“Imagine, how many times will we have a revolution in our lives? How can I leave a dream that is coming true? And what will I tell my children when they ask me about my work in it? Will I answer them “When the revolution started, I left my country and went to take care of my future”. How could there be a future without a free homeland ?”
Bassel Shehadeh is a Syrian film director and computer engineer, and one of the most prominent activists in the 2011-2012 Syrian uprising. Born in Damascus January 1984, Shehadeh majored in IT at Damascus University in 2006, and developed an interest in archeology, music, photography and filming.
Months before the Syrian uprising against the Assad regime, Bassel showed interest in the Arab spring and organized a sit-in in front of the Egyptian embassy to condemn the Mubarak regime’s crackdown on peaceful demonstrators.
Despite the violence of the Assad regime and the implied risks, as well as his health problems since he suffered from diabetes, he was one of the first to organize peaceful demonstrations in Damascus when the revolution began. On July 13, 2011, he was arrested during a demonstration of intellectuals in the al-Miden neighborhood of Damascus.
His talent in film production earned him a Fulbright scholarship to complete a master’s degree in film production at Syracuse University, which he joined after his release from the regime’s prisons around fall 2011. After a couple of months, Bassel decided to go back to Syria where he settled in Homs, march 2012.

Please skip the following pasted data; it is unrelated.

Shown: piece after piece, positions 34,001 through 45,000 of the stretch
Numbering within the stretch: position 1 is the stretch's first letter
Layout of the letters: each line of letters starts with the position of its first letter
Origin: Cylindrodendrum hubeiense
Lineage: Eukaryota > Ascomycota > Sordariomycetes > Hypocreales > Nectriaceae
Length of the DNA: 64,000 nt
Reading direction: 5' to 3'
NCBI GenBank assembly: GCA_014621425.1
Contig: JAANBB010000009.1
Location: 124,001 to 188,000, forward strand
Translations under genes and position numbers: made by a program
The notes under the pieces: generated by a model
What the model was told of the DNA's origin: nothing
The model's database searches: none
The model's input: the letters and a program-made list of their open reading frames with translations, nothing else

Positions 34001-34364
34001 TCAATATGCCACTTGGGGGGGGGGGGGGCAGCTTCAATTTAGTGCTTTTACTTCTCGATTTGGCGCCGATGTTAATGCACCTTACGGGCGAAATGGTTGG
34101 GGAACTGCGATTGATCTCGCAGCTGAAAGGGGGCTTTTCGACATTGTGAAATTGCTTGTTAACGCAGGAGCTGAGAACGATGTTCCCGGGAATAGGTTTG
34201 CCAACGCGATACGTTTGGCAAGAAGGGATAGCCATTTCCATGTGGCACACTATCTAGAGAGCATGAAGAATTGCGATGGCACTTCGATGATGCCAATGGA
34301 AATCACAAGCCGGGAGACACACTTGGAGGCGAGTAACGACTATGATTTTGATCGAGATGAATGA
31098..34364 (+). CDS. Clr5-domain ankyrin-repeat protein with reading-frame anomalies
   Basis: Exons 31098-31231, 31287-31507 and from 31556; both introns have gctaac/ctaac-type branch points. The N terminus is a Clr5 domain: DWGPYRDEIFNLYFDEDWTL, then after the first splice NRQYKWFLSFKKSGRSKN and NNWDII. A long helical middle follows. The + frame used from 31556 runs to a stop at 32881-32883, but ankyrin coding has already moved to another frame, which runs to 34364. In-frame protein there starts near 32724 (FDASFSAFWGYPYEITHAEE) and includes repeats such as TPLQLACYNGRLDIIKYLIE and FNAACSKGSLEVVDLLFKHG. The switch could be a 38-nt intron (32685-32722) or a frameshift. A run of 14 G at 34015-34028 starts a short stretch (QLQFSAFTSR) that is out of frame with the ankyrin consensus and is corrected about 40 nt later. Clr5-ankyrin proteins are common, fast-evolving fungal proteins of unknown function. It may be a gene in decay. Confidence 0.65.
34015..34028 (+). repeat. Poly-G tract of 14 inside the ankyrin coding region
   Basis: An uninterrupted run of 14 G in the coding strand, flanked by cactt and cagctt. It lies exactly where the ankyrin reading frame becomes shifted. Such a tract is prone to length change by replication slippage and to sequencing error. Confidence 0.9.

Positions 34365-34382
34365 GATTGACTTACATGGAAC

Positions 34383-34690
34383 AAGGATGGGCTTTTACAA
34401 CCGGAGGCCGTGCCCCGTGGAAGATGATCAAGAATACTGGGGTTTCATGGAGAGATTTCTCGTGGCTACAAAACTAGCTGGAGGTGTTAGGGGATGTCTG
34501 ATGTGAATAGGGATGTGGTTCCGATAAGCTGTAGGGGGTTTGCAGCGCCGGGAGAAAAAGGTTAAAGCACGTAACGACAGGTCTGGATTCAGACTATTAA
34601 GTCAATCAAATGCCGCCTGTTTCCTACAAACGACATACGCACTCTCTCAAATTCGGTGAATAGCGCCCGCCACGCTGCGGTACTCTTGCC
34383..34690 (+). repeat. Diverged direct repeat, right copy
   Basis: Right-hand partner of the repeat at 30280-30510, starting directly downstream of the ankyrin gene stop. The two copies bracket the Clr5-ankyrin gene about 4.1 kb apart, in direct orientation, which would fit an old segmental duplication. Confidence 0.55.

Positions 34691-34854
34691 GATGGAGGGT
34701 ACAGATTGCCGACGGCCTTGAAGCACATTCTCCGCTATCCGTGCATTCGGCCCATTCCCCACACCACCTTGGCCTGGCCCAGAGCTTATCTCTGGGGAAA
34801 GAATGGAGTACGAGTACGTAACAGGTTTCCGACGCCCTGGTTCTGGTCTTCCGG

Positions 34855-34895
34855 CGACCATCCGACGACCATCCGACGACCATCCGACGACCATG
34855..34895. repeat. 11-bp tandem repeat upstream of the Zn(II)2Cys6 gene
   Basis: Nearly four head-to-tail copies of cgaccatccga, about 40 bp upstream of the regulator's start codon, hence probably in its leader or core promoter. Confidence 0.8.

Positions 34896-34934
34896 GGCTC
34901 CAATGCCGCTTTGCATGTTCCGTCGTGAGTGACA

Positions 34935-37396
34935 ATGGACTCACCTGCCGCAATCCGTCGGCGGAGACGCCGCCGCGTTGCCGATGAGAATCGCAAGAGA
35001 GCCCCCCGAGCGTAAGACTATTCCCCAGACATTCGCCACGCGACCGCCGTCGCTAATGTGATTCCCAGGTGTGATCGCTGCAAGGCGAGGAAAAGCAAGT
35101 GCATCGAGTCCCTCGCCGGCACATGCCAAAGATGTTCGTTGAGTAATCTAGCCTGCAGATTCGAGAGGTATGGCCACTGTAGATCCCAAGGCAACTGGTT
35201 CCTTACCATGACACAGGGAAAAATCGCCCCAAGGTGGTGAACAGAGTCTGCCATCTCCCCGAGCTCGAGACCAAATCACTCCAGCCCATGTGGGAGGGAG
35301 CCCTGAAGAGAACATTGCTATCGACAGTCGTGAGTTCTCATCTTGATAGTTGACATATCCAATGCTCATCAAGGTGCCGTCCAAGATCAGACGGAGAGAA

During his stay in Homs, he trained more than fifteen photographs in video-editing. One of his most prominent students was the young citizen journalist and film director, Ahmed al-Assam, known as Ahmed abu-Ibrahim.
Bassel Shehadeh also started filming his own movie, ‘Streets of freedom’, which he could never finish as he was killed shortly after starting it. The unfinished movie was published online and lasts 24 minutes, it ends with Shehadeh’s last scene. You can watch it here : https://youtu.be/nIqJQEyJSbc
Three months after Bassel’s return to Syria, he was wounded with a group of activists, including Ahmed al-Assam, after regime forces shelled the al-Safsafa neighborhood in Bab Al-Sebaa in Homs. He died from his wounds and was buried in Homs, at his request, in May 28, 2012.
After his death, the regime forces laid siege to his home and prevented his friends in Damascus from going to the church and offering their prayers during his funeral. Syracuse University, where Bassel was pursuing his master’s degree, issued a statement condemning the killing of Bassel and offering condolences to his family and friends.
Bassel did not want to leave Syria and abandon the revolution, saying that he would be ashamed in front of his future family. Killed by the regime, he was finally unable to have a family or children. Bassel’s work and movie were left unfinished, but his dreams of a free and just homeland still live on, and we will continue telling the world about Bassel’s story and action for Freedom.
To see his unfinished movie : https://youtu.be/nIqJQEyJSbc
And the music he started composing for it: https://www.youtube.com/watch?v=9XZ6wdXI6EE